The use of transrectal ultrasonography in prostatic cancer has received considerable attention recently, and it has been surrounded by substantial controversy. In this issue of THE JOURNAL, the role of transrectal ultrasonography in clinical practice has been addressed by surveying experts who constitute a specialty subgroup of the Diagnostic and Therapeutic Technology Assessment (DATTA) panel of the American Medical Association.1 Their consensus is that transrectal sonography is a safe method for evaluating the prostate gland, but most of its uses are still investigational.
See also p 2757.
The most controversial role for this modality is to screen for prostate cancer. The DATTA report indicates that both the sensitivity and specificity of transrectal ultrasound are too low for it to be used as a screening test at this time. Recently, however, the controversy has increased as investigators have shown that transrectal ultrasonography can detect nonpalpable, potentially curable tumors.2,3 At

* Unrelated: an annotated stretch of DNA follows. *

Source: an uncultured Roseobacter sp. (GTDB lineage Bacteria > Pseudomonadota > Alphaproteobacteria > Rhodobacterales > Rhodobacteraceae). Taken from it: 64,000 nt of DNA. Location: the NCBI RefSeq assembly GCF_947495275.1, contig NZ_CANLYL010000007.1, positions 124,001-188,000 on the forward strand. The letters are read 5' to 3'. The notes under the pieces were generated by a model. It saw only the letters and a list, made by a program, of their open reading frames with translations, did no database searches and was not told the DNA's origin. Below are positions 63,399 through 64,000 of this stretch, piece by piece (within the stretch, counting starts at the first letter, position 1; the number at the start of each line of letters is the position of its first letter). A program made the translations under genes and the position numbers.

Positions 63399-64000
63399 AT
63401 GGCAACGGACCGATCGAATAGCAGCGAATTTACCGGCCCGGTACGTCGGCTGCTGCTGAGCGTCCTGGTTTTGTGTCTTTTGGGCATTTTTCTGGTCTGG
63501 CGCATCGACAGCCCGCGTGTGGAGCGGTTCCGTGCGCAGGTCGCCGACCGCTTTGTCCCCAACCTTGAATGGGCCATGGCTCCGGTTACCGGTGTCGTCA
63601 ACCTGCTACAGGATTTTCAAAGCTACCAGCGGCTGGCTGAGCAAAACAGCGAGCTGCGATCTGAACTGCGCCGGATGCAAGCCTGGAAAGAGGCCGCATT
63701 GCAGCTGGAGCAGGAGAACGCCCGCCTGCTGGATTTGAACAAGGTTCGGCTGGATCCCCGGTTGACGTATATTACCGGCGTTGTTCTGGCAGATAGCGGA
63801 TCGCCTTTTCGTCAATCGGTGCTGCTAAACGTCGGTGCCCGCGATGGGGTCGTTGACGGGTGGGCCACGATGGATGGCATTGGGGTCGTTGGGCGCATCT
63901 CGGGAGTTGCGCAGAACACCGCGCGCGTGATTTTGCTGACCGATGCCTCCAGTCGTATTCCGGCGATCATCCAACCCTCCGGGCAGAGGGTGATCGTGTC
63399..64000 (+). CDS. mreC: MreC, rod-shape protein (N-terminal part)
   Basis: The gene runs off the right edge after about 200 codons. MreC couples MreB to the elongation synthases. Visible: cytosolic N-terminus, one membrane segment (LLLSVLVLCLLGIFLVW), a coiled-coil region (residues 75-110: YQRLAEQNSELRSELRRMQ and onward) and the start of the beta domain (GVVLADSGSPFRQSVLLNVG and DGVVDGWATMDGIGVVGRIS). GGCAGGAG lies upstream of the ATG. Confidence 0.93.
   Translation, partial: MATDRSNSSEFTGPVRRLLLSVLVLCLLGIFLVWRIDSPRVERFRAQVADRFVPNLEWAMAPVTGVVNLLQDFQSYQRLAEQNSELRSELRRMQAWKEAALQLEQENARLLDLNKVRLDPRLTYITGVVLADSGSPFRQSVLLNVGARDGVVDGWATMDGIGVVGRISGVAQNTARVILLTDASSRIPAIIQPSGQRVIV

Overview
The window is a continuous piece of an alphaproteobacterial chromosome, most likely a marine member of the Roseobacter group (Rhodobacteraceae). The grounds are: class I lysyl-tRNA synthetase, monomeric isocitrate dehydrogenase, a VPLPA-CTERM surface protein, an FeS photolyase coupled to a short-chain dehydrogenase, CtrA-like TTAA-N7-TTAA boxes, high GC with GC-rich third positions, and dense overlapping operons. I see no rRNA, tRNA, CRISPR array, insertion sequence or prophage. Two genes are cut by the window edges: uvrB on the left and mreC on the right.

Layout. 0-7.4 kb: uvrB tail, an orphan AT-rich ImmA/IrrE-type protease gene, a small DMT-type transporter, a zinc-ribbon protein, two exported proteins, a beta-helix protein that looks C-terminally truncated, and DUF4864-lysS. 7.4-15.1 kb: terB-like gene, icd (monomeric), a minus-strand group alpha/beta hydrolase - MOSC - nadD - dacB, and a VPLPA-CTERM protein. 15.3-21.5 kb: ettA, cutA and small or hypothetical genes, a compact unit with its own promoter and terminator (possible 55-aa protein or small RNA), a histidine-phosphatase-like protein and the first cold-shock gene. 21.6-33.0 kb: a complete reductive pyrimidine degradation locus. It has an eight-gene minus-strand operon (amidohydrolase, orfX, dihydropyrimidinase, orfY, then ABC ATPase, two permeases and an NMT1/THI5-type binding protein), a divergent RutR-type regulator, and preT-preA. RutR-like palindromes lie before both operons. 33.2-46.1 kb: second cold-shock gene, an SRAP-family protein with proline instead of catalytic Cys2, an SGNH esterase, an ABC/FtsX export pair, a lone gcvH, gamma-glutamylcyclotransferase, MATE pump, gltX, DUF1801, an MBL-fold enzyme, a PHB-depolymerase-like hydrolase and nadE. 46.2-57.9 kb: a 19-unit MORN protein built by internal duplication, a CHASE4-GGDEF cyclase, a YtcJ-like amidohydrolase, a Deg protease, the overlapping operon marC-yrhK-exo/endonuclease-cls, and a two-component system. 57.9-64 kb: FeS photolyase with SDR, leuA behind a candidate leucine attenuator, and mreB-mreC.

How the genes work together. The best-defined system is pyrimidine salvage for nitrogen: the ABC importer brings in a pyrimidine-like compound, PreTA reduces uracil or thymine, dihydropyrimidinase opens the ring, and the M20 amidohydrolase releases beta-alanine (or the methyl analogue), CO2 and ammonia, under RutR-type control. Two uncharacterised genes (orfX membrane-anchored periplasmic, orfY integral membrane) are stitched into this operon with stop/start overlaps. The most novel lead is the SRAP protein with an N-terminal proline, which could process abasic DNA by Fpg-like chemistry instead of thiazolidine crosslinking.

Chodak GW. Transrectal Ultrasonography: Is It Ready for Routine Use?. JAMA. 1988;259(18):2744-2745. doi:10.1001/jama.1988.03720180070037